Like a spider who constantly spins a web behind itself, we are constantly spinning a network of threads which themselves prevent us from stepping out of the enclosure that we are thereby constructing.
Of course no self-respecting spider wants its web to be swept out of the corner by the careless gesture of some stranger doing house-cleaning. We need to be the ones who question and dare to move beyond our network of conditioned views, beyond the intentions and patterns of conduct that keep us tightly bound. No one will be served if we find ourselves standing on the bare floor as a cat’s paw bats us back and forth. We need to see beyond the bars of our enclosure before we embark on a road-less-travelled; we need to step back into a wider perspective before we leap or creep into a wider world.
In Montreal I remember a friend comparing me to a spider. I don’t know if she had watched my lanky frame doing a pushup or if she had noticed that I remained inaccessible inside my own psychological web until someone made the first move to approach me; but the metaphor of being a spider hiding in its private world, from which it watches and launches occasional forays into a wider world, has remained with me.
Sometimes life sweeps away our illusory security blanket and we find ourselves trying to reweave another one, from which we can once more access our seemingly stable world. In Buddhism, we are encouraged to understand that our webs are not the true value available in a human life; that such self-erected perimeters of defense can be swept away at any moment. And since “impermanence” (together with “suffering” and “the self”) is one of the three marks of existence, we can count on it.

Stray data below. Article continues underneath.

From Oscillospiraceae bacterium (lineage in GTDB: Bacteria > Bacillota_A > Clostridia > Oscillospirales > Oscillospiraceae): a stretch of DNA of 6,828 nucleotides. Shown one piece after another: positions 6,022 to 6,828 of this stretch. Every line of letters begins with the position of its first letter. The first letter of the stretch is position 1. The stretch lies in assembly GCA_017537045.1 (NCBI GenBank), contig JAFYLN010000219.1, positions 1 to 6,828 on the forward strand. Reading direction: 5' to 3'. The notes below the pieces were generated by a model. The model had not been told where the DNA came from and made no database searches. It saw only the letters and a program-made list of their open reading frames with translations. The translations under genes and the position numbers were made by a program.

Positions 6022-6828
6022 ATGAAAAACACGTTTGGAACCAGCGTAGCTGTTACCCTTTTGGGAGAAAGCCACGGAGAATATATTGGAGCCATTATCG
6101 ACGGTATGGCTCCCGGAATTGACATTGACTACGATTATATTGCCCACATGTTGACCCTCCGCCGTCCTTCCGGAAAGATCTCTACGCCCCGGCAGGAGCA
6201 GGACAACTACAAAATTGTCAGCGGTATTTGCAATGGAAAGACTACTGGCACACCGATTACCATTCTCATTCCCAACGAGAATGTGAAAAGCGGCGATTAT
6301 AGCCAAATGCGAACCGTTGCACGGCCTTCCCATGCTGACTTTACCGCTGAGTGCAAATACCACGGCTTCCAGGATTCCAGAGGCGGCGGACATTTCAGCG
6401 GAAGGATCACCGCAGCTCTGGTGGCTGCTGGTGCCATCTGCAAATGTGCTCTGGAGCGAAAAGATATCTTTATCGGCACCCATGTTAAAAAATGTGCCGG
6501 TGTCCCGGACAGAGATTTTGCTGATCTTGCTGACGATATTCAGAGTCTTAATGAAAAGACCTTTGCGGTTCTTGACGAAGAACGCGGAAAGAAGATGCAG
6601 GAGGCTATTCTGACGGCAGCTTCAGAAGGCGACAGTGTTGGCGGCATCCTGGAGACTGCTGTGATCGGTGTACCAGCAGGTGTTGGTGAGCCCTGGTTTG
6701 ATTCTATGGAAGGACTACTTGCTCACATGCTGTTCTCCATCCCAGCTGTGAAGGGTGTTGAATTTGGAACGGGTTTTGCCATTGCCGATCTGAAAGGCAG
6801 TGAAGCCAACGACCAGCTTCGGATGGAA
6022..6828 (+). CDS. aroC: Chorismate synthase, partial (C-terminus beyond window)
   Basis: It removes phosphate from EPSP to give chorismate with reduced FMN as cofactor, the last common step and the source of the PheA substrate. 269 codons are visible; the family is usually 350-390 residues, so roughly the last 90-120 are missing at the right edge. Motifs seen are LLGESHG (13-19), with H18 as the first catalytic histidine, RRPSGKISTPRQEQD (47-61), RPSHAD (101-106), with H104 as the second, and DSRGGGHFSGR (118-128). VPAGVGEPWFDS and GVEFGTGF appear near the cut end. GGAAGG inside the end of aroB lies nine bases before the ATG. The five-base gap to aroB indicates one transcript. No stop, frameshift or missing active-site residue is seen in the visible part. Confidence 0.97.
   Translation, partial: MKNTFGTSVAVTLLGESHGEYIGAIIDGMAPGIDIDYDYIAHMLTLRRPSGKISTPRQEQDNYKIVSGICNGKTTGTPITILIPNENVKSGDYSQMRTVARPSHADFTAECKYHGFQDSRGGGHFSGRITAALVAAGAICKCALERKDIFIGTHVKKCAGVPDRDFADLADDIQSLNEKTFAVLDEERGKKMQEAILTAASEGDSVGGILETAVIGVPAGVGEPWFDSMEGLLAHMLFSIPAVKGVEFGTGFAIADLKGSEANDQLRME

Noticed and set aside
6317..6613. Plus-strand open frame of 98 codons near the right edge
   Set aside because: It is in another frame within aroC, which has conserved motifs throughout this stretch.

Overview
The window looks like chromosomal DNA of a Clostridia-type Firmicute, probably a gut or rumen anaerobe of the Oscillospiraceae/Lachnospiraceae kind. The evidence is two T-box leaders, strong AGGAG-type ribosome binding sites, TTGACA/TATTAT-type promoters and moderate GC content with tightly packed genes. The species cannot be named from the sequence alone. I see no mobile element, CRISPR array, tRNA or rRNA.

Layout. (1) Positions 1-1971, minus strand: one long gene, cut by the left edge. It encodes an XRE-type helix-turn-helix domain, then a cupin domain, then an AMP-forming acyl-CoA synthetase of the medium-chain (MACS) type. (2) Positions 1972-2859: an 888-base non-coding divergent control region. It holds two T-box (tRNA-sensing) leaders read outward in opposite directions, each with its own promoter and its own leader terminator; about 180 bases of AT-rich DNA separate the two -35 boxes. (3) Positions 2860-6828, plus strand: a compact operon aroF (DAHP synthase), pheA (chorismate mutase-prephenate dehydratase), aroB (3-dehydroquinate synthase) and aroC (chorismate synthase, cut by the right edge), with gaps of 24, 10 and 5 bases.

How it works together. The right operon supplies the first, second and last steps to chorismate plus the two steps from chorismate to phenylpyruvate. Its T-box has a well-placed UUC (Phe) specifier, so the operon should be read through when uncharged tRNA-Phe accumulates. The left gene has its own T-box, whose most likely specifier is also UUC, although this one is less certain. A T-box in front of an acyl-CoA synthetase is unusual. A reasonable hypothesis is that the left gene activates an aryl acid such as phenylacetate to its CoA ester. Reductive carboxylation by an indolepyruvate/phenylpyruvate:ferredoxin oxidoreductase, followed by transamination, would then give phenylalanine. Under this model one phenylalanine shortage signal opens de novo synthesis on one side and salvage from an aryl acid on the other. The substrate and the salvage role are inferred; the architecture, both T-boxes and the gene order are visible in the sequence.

Now that I have experienced this sweeping away of the illusion of permanence, I am busy reweaving a new web of intentions and meanings. But inklings of another way—one in which a longing for security intermingles with an understanding that all my nests are built upon the winds—sometimes peeks through the threads as I continue to lay them down, one upon another. Sometimes I even remember that all today’s castles will be swept away by a final high tide.
I suspect that we all yearn to look through the open spaces in our personal webs, and sense the importance of finding alternatives to the web being woven by the giant spider that sits atop the choices being made by agencies of government and commerce, with their deeply embedded ignorance of consequences.
There is so little time left to reform those engrained choices, both as individuals and as a society. But we need to, if we and our communities are to set sail into a future that sees and values true freedom for all beings.